HPE will build products that act as gateways, collecting, processing and analyzing data from a variety of connected sensors and devices. The systems will be based on processors from Intel’s Core i5 and Atom families. The first of its purpose-built IoT systems are set to become available next month.
Also on Tuesday, the two companies announced they have set up labs where enterprises can experiment with IoT applications and devices. The three IoT Discovery Labs are in Houston, Singapore and Grenoble, France. Users there can test technologies from third parties as well as from Intel and HP.
So-called edge computing is expected to play a growing role in IoT because many devices out in the field generate too much information to be hauled back to a data center. Instead, many small computing systems close to the source of the stream will boil the data down to only what’s important. This can save on both network connectivity and storage. HPE rival Cisco Systems is making a big push in this area with an architecture it calls Fog Computing.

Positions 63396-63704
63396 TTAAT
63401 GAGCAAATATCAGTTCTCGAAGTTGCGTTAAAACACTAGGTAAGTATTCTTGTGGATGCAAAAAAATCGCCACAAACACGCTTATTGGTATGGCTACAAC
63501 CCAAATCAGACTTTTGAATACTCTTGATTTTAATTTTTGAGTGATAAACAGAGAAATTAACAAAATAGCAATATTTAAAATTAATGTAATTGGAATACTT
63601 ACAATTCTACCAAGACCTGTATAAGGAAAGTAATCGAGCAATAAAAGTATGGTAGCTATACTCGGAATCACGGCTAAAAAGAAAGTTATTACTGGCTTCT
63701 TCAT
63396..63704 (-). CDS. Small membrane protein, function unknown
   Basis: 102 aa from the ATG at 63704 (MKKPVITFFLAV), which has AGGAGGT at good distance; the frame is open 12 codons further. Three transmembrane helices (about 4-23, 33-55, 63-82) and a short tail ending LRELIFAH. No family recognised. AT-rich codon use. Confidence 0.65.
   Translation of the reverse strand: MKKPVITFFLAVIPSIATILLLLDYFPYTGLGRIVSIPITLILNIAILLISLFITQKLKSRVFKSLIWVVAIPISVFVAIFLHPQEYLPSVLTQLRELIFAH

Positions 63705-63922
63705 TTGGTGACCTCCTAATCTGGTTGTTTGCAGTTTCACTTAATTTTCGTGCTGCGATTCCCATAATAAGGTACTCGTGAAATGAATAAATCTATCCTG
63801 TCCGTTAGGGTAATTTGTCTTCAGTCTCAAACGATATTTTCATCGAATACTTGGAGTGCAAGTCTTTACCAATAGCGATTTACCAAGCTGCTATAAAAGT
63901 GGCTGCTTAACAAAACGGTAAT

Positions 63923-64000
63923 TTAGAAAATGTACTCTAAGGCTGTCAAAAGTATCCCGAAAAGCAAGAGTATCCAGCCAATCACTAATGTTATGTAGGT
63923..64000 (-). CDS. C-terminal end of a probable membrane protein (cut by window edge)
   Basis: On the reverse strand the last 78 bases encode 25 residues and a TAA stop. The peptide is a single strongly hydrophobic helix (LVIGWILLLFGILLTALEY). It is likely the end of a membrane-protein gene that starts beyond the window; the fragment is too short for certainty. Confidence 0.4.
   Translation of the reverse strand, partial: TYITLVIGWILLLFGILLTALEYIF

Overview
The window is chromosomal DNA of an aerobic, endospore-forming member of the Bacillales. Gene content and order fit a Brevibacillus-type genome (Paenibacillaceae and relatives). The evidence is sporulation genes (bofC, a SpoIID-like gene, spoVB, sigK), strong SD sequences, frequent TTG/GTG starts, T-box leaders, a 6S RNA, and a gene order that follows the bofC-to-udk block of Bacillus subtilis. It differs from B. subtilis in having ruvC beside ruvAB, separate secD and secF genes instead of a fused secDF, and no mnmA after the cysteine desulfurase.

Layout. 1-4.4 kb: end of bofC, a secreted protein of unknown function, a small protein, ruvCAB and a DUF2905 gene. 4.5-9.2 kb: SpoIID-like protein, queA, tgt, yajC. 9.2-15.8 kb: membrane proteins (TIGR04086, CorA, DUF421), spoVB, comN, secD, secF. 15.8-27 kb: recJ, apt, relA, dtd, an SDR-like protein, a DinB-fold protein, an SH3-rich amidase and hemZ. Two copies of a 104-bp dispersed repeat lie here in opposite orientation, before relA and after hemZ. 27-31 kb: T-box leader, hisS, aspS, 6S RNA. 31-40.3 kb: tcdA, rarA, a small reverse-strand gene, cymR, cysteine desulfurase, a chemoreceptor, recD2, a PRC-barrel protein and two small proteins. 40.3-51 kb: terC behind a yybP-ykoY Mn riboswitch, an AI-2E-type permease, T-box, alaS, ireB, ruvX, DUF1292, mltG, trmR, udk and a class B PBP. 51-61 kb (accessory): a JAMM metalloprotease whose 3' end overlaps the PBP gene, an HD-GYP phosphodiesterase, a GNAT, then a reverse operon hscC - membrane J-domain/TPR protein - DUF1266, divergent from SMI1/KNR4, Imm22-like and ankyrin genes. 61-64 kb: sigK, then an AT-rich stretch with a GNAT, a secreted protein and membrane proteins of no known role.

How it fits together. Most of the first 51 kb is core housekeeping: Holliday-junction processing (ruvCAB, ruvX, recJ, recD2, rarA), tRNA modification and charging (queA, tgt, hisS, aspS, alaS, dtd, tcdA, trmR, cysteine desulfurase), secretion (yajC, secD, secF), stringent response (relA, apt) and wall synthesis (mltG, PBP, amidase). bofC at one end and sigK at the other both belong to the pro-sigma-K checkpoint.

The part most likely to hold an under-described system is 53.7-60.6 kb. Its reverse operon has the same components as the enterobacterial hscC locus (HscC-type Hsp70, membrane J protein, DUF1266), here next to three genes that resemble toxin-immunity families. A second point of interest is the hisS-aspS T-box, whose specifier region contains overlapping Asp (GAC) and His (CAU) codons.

How the vast array of devices, gateways and software platforms in the Internet of Things will work together is still an open question. For its part, HPE says its products will be standards-based and that many standards today are mature enough to ensure interoperability. The company participates in several industry groups and and standards bodies, including the Industrial Internet Consortium and the Internet Protocol for Smart Objects (IPSO) Alliance.
When Intel announced the IoT Platform late last year, it named Accenture, SAP, Dell, Japan’s NTT Data and other companies as partners that would help it build and deploy industrial IoT systems.